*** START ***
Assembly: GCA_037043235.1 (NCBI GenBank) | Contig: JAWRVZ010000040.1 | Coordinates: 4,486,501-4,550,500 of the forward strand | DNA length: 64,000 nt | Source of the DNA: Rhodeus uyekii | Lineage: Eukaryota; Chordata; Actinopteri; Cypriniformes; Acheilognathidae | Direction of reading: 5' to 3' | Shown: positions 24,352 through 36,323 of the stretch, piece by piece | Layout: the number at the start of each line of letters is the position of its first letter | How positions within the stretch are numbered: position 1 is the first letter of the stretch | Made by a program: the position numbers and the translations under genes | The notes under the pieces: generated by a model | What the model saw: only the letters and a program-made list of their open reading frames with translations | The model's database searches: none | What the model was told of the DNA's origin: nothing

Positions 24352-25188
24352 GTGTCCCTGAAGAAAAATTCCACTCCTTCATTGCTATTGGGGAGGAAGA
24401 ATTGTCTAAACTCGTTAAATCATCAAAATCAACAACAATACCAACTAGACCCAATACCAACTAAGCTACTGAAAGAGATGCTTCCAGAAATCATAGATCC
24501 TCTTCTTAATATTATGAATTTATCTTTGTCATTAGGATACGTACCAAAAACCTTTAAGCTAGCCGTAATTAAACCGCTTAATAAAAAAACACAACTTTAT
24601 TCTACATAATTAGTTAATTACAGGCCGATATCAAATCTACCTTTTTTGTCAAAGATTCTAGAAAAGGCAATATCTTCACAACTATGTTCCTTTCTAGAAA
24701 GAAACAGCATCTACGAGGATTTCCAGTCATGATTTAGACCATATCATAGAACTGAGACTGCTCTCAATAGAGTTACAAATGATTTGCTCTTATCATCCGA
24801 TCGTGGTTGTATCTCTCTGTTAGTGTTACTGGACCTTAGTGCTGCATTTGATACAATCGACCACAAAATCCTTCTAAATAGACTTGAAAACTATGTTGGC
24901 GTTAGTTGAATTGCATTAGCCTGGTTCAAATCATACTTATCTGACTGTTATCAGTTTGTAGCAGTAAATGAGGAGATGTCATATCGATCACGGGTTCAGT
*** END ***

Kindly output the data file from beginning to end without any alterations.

Assembly: GCA_037043235.1 (NCBI GenBank) | Contig: JAWRVZ010000040.1 | Coordinates: 4,486,501-4,550,500 of the forward strand | DNA length: 64,000 nt | Source of the DNA: Rhodeus uyekii | Lineage: Eukaryota; Chordata; Actinopteri; Cypriniformes; Acheilognathidae | Direction of reading: 5' to 3' | Shown: positions 24,352 through 36,323 of the stretch, piece by piece | Layout: the number at the start of each line of letters is the position of its first letter | How positions within the stretch are numbered: position 1 is the first letter of the stretch | Made by a program: the position numbers and the translations under genes | The notes under the pieces: generated by a model | What the model saw: only the letters and a program-made list of their open reading frames with translations | The model's database searches: none | What the model was told of the DNA's origin: nothing

Positions 24352-25188
24352 GTGTCCCTGAAGAAAAATTCCACTCCTTCATTGCTATTGGGGAGGAAGA
24401 ATTGTCTAAACTCGTTAAATCATCAAAATCAACAACAATACCAACTAGACCCAATACCAACTAAGCTACTGAAAGAGATGCTTCCAGAAATCATAGATCC
24501 TCTTCTTAATATTATGAATTTATCTTTGTCATTAGGATACGTACCAAAAACCTTTAAGCTAGCCGTAATTAAACCGCTTAATAAAAAAACACAACTTTAT
24601 TCTACATAATTAGTTAATTACAGGCCGATATCAAATCTACCTTTTTTGTCAAAGATTCTAGAAAAGGCAATATCTTCACAACTATGTTCCTTTCTAGAAA
24701 GAAACAGCATCTACGAGGATTTCCAGTCATGATTTAGACCATATCATAGAACTGAGACTGCTCTCAATAGAGTTACAAATGATTTGCTCTTATCATCCGA
24801 TCGTGGTTGTATCTCTCTGTTAGTGTTACTGGACCTTAGTGCTGCATTTGATACAATCGACCACAAAATCCTTCTAAATAGACTTGAAAACTATGTTGGC
24901 GTTAGTTGAATTGCATTAGCCTGGTTCAAATCATACTTATCTGACTGTTATCAGTTTGTAGCAGTAAATGAGGAGATGTCATATCGATCACGGGTTCAGT